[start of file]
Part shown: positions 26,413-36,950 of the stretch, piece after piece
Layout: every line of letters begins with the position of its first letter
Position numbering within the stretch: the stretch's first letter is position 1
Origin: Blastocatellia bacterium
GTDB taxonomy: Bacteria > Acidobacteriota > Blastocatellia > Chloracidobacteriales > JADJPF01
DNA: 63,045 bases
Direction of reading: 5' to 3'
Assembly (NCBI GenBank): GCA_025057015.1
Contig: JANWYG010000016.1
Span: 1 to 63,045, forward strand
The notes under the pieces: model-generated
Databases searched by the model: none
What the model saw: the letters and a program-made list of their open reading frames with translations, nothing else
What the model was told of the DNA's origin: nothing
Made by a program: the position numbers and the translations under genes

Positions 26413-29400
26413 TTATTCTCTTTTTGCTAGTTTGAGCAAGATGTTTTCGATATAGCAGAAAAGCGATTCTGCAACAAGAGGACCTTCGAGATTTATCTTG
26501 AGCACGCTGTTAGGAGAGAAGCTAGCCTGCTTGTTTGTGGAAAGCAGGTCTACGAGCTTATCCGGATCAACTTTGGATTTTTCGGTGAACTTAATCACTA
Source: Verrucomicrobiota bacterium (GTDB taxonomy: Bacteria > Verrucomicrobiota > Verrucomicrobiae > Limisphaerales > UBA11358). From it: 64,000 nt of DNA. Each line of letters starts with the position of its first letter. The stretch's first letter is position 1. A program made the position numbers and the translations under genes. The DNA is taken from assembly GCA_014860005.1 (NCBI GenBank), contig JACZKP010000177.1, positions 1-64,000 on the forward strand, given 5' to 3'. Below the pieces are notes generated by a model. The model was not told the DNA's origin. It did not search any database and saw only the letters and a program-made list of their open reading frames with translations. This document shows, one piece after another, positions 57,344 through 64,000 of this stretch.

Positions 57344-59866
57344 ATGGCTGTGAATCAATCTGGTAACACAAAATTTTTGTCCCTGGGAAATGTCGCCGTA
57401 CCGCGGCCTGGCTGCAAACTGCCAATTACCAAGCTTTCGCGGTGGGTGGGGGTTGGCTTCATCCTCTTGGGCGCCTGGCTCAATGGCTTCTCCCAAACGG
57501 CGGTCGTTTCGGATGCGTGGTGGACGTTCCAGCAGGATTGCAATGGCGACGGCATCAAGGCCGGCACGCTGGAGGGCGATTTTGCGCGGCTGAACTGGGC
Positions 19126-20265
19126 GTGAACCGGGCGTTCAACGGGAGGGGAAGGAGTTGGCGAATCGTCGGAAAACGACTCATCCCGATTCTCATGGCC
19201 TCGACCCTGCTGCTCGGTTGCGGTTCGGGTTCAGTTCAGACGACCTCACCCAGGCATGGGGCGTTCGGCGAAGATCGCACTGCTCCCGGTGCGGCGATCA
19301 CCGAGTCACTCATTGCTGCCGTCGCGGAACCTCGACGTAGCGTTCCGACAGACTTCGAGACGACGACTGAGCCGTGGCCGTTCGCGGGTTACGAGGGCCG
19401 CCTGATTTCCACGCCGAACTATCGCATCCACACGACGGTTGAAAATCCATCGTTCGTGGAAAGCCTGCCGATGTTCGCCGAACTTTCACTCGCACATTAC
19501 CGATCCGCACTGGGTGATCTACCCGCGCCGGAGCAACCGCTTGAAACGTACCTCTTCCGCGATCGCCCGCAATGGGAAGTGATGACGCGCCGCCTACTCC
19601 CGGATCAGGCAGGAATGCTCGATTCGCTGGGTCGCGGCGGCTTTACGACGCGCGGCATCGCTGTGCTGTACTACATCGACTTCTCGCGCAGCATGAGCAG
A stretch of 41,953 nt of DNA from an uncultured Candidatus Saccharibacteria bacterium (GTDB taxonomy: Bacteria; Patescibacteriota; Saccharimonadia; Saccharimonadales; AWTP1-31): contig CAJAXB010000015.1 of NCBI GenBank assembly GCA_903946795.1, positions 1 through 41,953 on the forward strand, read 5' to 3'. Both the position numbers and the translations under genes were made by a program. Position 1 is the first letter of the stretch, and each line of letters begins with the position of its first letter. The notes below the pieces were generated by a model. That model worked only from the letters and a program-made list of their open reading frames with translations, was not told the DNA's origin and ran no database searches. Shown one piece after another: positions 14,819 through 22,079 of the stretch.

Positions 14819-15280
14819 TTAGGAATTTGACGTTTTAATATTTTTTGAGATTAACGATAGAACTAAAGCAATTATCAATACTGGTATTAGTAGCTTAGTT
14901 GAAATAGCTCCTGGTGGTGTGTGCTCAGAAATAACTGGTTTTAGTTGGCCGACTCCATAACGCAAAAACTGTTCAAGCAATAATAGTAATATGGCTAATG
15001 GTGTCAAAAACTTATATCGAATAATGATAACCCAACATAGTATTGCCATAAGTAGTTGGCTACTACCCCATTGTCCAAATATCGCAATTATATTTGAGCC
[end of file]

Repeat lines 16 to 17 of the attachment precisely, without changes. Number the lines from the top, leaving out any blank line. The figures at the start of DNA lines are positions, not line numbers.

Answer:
Positions 26413-29400
26413 TTATTCTCTTTTTGCTAGTTTGAGCAAGATGTTTTCGATATAGCAGAAAAGCGATTCTGCAACAAGAGGACCTTCGAGATTTATCTTG